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June 3, 2010

Computer simulates Gulf oil flow into Atlantic

Scientists at the National Center for Atmospheric Research (NCAR) have conducted computer simulations to suggest how oil from the BP Deepwater Horizon blowout in the Gulf of Mexico might flow into the Atlantic Ocean in the coming weeks.

As has been suggested before, the researchers concluded that once the oil is swept up in the Gulf's fast-moving Loop Current, it will move quickly beyond the Gulf, in to the Gulf Stream, up the East Coast to Cape Hatteras, and from there far out into the Atlantic.

The simulations aren't perfect. They're based on the predicted behavior of a dye, not oil. Precisely how oil and its various components would behave in different depths of seawater is not well understood. But the scientists say their simulations do represent an "envelope of possible scenarios."

Whatever, the animations released by the NCAR folks are fascinating, and troubling.

Posted by Frank Roylance at 12:06 PM | | Comments (4)
Categories: Cool pictures


Troubling to say the least. This has been horrible with no clear end in sight. Our children's grandchildren will probably still be dealing with the myriad issues caused by this catastrophe. Pres. Obama is scheduled to appear on "Larry King" at 9 this evening to talk about the situation. Personally, with all respect accorded to the President I'm not interested in listening to King's show. I feel the President needs to speak directly from the White House, prime time, and show some real anger and demand results NOW!!!!

I've read in repeated reports that a Mexican oil company had a leak many years ago that lasted several months and had a lot more oil lost in the Gulf. Yet, I've never read much about what environmental impact it had (was it so close to shore that it was limited?) or if that impact is still being felt.

For now, I'm withholding judgment on what long-term impact this leak will have. Considering there are numerous natural oil leaks in the Gulf and other oceans, I'm wondering how much of the hoopla relating to this leak is just a case of the media taking a problem and blowing it out of proportion. I really wish I could find out more information about the impact of the leak I mentioned above.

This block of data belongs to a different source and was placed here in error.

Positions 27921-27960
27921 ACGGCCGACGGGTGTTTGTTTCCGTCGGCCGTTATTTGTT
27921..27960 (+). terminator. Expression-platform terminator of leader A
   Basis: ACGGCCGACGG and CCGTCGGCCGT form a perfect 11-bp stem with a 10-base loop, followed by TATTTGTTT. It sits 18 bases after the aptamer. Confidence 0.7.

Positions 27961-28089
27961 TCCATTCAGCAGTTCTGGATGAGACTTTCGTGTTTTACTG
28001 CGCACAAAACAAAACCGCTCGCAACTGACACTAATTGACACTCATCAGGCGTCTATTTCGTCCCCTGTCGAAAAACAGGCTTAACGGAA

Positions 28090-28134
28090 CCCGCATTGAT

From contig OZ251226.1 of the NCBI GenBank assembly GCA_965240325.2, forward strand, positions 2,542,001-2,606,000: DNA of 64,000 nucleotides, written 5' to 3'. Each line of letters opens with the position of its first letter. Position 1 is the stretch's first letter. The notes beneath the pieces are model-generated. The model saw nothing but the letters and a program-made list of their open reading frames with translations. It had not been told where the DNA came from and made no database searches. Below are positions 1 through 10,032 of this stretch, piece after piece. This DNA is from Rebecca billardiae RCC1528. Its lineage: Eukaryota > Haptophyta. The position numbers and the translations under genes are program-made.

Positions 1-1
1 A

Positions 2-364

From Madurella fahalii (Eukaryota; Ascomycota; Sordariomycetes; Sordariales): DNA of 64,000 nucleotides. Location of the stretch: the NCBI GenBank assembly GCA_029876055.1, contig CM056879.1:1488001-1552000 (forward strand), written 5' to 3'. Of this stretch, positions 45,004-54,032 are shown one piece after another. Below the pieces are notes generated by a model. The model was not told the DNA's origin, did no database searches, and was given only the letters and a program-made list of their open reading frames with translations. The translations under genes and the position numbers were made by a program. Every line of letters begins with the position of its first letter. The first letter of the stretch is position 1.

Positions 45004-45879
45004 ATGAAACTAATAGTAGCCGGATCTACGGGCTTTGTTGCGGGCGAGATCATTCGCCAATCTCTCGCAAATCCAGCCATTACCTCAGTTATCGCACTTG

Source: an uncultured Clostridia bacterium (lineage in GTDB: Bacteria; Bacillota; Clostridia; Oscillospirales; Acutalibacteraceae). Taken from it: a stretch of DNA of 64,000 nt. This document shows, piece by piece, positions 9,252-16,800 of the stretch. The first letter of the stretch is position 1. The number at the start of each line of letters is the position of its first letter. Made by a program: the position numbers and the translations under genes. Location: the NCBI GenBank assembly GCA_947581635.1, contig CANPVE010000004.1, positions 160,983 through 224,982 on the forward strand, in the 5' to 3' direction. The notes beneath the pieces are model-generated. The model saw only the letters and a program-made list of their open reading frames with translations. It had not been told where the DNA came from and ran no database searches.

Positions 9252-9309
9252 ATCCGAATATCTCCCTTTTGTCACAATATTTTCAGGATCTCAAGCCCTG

FR: That would be the Ixtoc 1 blowout in 1979, which continued for 10 months until drilling mud could be pumped into relief wells to choke off the flow.

The Ixtoc 1 well was in just 160 feet of water. There was some severe environmental damage, but the affected coastlines of Mexico and Texas did not include much sensitive marshland, as in Louisiana. Mostly it affected sandy beaches. Oil in wetlands does far more damage. Here is what seems like a fairly sober assessment of the damage: Three interesting points: Warmer temperatures speeded natural processing and degradation of the oil in the Mexican spill, and a tropical storm seemed to help disperse the oil and clean the Texas beaches. And the fisheries seemed to benefit in the long term from the halt to fishing pressure.

Were you taught whilst growing up that Real Men Don’t Cry Mr. Obama? Well let me tell you now – that is a fallacy! Emotions right this moment, are what will touch those suffering on the Gulf Coast the most, and give them a sense of your love for them.

I believe they are sick and tired of the same old lines. “We’re making good progress” just does not cut it any longer.

Thanks Frank- but this didn't come close to happening.
These computer models, like the global warming ones, are very flawed.

FR: What? Not enough qualifiers in the post for you?

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About Frank Roylance
This site is the Maryland Weather archive. The current Maryland Weather blog can be found here.
Frank Roylance is a reporter for The Baltimore Sun. He came to Baltimore from New Bedford, Mass. in 1980 to join the old Evening Sun. He moved to the morning Sun when the papers merged in 1992, and has spent most of his time since covering science, including astronomy and the weather. One of The Baltimore Sun's first online Web logs, the Weather Blog debuted in October 2004. In June 2006 Frank also began writing comments on local weather and stargazing for The Baltimore Sun's print Weather Page. Frank also answers readers’ weather queries for the newspaper and the blog. Frank Roylance retired in October 2011. Maryland Weather is now being updated by members of The Baltimore Sun staff

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